Thursday, October 16, 2014

Falling leaves and mixed signals

This post is part of a log of phone conversations between me and my mother who has dementia. We are reminiscing and catching up. Mom is 90 and moved from the family farmhouse to a sort of assisted living apartment in upstate New York. I live in Florida. We have not had much contact for several years until I started calling her every few days, in August. My goal is to reconnect with her, be someone who will listen to her and share memories. These posts include parts of our conversations I feel important to write about such as events and things she wants to discuss from her life, her family and growing old. She so enjoys our phone calls. Her memory comes and goes. It seems like she has more alert days since I started calling, but that may be my wishful thinking. I am learning a lot about her status in life and how it's changed over the years from being the strong maternal figure to an elderly person who at times feels forgotten as well as forgetful.


Mom and Marley
It was 8:10 p.m.when I called mom on Wednesday. It is a good time to catch her as she's finished her daily rituals of walking, car counting, eating and avoiding TV. So, she is ready for a long visit.

"I did a lot of walking today," she recounts. "I have always done a lot of walking. When I was growing up we never had a car. Never even thought much about and we all walked wherever we had to go. I watched the school buses go by and waved back at the kids who waved at me. It is pretty nice out, this week. Cooler, sweatshirt weather, but still sunny. 

"The leaves are turning beautiful colors and falling. I started picking some up every time I go out. Now I have a box full. I don't know why. They are just so pretty and I love to look at all of the reds and orange colors."

I told her that when Maia's daughter, Taryn, was younger, Maia ordered a huge box of maple leaves from someone up North. Taryn's class had a fall party and Maia got the leaves so the Florida kids could make a leaf pile to jump in. It was a hit.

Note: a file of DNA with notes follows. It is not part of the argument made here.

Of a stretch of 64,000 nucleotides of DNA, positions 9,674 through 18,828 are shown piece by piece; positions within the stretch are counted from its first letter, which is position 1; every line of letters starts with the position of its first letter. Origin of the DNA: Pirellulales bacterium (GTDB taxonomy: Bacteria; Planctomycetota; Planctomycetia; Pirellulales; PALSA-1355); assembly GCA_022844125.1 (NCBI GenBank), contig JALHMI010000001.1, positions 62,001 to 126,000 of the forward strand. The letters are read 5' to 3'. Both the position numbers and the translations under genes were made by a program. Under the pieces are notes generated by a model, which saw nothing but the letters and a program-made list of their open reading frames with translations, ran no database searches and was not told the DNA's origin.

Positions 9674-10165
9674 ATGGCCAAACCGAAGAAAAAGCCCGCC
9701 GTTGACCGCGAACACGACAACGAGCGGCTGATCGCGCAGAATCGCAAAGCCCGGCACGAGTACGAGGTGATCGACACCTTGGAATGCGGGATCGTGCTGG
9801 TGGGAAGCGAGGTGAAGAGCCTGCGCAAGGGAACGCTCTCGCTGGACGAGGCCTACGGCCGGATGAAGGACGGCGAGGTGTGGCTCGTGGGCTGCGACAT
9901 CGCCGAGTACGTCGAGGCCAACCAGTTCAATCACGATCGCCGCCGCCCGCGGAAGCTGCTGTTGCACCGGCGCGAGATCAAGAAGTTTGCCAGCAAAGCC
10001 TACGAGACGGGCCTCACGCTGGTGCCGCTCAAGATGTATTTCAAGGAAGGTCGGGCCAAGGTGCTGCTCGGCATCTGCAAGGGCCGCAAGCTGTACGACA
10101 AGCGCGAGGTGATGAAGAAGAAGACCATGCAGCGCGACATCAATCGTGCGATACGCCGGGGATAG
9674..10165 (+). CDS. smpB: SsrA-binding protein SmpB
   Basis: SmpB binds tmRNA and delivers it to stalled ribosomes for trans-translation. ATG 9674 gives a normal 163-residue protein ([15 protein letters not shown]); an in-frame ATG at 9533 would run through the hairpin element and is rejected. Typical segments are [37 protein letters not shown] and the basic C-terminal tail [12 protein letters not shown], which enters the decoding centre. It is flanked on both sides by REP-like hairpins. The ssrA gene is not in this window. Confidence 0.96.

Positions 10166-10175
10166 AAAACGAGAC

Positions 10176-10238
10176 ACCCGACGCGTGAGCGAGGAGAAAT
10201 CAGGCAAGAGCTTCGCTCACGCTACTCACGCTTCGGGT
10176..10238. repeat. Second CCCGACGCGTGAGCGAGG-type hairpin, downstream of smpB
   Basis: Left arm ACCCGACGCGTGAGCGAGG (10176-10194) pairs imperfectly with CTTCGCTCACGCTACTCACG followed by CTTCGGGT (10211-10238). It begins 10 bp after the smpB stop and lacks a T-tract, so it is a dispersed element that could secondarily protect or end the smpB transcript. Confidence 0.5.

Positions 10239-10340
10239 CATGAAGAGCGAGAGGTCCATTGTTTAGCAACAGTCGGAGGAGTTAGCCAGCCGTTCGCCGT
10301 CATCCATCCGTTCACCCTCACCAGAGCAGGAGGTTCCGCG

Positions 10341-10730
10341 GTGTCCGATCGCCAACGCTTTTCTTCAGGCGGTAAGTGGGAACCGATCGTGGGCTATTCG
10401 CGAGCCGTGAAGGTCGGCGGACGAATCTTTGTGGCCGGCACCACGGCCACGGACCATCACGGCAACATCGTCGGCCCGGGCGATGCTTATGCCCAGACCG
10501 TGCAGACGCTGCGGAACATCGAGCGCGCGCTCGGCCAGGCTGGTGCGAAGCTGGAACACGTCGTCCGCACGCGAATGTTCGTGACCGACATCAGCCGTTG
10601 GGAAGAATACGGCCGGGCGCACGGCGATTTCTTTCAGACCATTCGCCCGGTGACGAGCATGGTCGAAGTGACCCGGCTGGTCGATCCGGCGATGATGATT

Mom laughed, "I'm not sending a box of leaves anywhere. I'll have to think of something to do with them." (I guess she thought that was a hint.) 

We talked about the huge maple trees that lined the driveway at the farm. They were massive and beautiful. But they got old and one by one had to be cut down. I quickly realized it wasn't a good subject as mom started in again lamenting about having to leave her home and that, according to her friends, the house fell down. She can't bring herself to go see it and she trusts what they tell her. She talked about dad and how he would be so hurt, since that was the house he was born in and he put his life into the farm.

I got her back on track by asking what else she'd done that day. 

After supper, she'd gone downstairs to the community room to work on puzzles, but no one was there. "They are all stuck on TV," she sighed. "I can't stand it, anymore. I feel like turning on the TV is a waste of electricity."

Instead she sat near a window, by herself and resumed her favorite pastime -- watching traffic. Someone would pop in occasionally. She thinks to make sure she was okay. Mom finally went back to her apartment, shortly before I called.

Then another subject that keeps coming up. "Liz is coming on Friday," mom says. "I don't know why she is coming, maybe to take me back to Myrtle Beach for the winter. She worries about me falling on the ice. She has something planned. I don't know what." 

I don't have the heart to tell her my sister Liz told me she doesn't have plans to go there and probably won't be going again until spring. 

Mom gets confused enough. Now she isn't sure about the dog hair problem between her and her friend. She said last week that she got dog hair on the seat of her friend's new car and not getting invited out to dinner with her and her boyfriend. On Wednesday mom said Velma denied ever saying anything about dog hair and didn't know what mom was talking about. Mom admits she may have gotten something else mixed up. A month or so ago she told me a similar story that involved someone else, a car and dog hair. When she told me about the problem between her and Velma, I thought either something was amiss or mom needed to stop rolling around with her dog. I reiterate, mom gets confused. There is a lot she says that is her side of the story or maybe incorrect due to the dementia, that I do not write about. I will  try to correct or further explain information that may have errors. It is difficult since the only person I am speaking to on these subjects is mom.